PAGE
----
For the most part, the book presents the same material that is usually covered in a typical first course in mechanics. There are, however, several noteworthy exceptions to this where the material presented here reaches beyond this boundary.
Among these are the material on the dot and cross products of vectors, the analysis of the two-body problem, the discussion of flux and Gauss's theorem, the calculation of particular gravitational field configurations, and the philosophical assertions about the existence of fields. These topics are basic to the nature of physics and its applications and, as such, must be addressed early on in any cohesive endeavor to understand the context of physical thinking whether it be classical or modern. They are included here so that they may assume their proper place at the foundation of what might be called the structure of one's thoughts about physics.
The material is presented in an order that accommodates an axiomatic approach using Newton's laws as the axioms. The book then proceeds to those analyses that follow most simply from them. This process leads easily and naturally to the definitions of such quantities as momentum, energy, impulse, work, etc. These are the quantities natural to Newtonian mechanics and consequently become the parameters most universally used to describe systems that lend themselves to a Newtonian analysis. As the book develops, it makes use of these basic concepts to address more complex issues such as circular motion, torque, combined translational and circular motion, etc.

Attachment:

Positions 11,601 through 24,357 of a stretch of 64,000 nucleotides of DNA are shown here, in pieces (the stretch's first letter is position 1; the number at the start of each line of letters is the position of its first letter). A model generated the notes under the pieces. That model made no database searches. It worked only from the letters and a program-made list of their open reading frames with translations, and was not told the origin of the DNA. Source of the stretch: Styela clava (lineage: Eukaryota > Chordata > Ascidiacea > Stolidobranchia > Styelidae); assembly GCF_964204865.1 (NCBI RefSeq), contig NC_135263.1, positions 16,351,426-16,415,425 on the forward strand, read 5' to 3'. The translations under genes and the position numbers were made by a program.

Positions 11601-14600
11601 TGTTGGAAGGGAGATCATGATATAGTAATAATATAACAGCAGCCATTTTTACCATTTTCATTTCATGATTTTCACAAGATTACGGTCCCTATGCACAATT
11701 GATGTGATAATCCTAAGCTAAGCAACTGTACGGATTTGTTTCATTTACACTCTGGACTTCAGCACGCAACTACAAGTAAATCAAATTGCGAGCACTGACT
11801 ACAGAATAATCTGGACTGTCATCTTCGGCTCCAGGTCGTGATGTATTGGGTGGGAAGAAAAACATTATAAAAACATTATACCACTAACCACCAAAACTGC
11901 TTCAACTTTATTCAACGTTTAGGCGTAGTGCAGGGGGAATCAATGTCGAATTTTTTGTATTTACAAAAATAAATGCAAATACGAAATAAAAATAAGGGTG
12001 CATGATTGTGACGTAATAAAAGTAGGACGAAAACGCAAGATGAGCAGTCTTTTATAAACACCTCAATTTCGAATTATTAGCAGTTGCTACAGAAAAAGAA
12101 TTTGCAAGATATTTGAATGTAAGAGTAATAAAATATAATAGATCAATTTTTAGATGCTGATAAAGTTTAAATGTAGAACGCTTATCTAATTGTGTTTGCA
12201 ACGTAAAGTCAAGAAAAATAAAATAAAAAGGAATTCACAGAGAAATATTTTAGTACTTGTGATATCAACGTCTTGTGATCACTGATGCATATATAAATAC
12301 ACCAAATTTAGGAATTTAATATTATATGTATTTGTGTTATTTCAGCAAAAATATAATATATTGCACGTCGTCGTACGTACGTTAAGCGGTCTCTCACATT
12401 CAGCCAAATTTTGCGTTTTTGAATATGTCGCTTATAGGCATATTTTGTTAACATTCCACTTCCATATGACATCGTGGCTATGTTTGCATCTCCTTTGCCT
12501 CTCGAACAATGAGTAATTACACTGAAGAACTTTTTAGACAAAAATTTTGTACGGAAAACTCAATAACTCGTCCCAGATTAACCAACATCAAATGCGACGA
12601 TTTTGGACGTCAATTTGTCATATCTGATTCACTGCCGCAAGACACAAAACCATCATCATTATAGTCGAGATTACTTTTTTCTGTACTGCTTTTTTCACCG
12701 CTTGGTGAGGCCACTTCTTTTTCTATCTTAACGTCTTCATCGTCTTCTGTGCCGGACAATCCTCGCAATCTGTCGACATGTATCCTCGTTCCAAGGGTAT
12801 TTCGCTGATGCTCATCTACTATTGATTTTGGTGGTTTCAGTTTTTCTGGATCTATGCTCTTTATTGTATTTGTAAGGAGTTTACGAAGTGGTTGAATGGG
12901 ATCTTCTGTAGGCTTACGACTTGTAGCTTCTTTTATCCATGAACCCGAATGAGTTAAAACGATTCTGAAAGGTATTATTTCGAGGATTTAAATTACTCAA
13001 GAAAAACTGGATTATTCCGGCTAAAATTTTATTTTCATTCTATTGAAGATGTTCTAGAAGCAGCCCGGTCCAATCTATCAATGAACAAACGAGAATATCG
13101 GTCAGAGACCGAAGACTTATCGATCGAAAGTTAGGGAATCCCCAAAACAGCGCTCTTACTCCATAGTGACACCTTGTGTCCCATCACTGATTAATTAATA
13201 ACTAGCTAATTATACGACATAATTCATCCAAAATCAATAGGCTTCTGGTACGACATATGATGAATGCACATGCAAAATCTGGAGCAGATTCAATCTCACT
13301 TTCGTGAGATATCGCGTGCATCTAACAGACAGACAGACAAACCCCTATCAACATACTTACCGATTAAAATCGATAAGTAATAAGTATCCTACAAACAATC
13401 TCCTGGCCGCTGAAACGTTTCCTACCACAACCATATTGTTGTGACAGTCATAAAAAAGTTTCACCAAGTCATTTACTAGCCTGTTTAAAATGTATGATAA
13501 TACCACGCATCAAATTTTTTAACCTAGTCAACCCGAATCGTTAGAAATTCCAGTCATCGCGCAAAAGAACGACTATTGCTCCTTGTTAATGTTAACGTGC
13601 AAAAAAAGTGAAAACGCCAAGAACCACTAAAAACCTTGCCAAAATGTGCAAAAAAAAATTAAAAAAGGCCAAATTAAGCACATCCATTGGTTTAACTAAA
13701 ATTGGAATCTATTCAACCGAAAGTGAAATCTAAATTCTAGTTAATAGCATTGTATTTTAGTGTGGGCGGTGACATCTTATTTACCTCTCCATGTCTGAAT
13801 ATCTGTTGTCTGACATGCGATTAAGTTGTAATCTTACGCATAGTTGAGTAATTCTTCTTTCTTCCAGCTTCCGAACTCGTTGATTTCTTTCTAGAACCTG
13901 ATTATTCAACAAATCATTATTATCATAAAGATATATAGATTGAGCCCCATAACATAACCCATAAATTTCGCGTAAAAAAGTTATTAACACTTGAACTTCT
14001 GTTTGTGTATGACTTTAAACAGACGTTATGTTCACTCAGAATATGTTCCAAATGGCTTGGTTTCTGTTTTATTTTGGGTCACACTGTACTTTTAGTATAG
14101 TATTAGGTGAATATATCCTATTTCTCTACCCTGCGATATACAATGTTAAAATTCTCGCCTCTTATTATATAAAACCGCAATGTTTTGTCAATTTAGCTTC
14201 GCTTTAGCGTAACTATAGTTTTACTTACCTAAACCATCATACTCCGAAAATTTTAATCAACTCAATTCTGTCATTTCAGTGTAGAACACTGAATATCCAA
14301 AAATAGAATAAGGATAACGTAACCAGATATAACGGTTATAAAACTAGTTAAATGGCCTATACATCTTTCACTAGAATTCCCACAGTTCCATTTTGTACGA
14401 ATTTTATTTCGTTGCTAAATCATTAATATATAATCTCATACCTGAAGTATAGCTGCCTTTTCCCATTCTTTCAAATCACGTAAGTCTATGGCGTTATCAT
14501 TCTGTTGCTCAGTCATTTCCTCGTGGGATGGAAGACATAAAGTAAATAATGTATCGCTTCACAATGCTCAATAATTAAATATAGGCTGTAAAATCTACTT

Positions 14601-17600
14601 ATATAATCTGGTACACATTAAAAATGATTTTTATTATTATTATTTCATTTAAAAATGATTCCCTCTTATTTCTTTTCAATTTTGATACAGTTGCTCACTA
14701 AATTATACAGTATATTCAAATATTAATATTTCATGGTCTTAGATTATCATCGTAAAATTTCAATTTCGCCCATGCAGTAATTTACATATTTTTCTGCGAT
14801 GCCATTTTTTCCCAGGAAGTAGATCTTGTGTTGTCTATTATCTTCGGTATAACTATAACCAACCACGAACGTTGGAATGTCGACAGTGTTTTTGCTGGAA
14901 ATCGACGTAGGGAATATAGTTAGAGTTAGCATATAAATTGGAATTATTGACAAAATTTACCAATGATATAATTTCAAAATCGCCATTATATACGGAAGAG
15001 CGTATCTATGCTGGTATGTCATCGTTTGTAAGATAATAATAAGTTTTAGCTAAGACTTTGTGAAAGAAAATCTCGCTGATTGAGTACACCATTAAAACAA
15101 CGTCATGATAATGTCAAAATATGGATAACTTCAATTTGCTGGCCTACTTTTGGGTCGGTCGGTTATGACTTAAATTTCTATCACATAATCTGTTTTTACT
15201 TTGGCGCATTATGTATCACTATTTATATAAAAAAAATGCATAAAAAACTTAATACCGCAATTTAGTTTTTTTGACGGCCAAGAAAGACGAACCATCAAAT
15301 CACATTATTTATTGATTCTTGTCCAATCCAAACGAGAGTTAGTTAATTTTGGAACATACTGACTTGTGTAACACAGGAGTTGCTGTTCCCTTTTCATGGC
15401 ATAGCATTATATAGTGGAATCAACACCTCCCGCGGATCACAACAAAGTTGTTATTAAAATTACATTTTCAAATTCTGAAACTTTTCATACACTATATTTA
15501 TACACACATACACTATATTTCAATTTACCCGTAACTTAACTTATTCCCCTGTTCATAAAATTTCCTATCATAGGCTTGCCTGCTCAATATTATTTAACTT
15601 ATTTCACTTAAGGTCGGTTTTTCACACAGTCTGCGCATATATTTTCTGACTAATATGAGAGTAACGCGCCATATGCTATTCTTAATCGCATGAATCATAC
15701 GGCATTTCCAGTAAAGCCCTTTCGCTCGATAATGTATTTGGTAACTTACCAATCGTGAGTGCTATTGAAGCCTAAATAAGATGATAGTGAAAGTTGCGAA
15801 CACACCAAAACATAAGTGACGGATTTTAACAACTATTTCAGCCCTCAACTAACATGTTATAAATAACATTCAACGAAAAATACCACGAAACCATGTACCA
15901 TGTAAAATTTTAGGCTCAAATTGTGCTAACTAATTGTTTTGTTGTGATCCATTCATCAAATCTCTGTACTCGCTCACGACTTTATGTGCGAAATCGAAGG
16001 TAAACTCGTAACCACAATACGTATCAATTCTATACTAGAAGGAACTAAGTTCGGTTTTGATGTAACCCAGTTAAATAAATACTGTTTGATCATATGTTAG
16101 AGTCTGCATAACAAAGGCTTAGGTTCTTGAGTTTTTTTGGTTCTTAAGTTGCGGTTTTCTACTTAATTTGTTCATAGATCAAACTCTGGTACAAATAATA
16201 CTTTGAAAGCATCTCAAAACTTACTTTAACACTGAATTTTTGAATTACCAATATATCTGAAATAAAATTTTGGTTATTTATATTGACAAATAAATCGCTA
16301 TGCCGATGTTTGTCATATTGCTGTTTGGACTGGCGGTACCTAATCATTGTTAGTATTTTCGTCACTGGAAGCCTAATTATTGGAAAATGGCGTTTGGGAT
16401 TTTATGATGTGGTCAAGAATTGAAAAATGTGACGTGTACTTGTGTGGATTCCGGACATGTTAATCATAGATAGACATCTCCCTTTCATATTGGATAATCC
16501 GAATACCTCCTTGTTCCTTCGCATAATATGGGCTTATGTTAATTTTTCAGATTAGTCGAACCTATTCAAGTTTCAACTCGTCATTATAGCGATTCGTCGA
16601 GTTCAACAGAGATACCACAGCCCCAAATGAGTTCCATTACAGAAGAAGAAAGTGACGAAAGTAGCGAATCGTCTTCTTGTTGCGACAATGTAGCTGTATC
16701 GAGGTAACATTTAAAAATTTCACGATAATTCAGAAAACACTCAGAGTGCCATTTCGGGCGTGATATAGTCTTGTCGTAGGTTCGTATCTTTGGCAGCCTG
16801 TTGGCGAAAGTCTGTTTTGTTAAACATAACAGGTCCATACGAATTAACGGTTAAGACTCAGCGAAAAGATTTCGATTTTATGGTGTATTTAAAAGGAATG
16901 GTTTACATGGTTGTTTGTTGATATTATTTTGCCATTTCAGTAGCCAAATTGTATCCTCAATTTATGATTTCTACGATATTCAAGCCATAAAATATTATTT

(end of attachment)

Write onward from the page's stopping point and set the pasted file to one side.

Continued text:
The book is written in an informal lecture style and is focused on the understanding of Newtonian mechanics rather than on developing a prowess in problem solving. Its uniqueness is difficult to describe as it is laced intractably throughout its pages and derives from the author's ability to cast each topic in the context of the simple manifestation of an understandable underlying principle.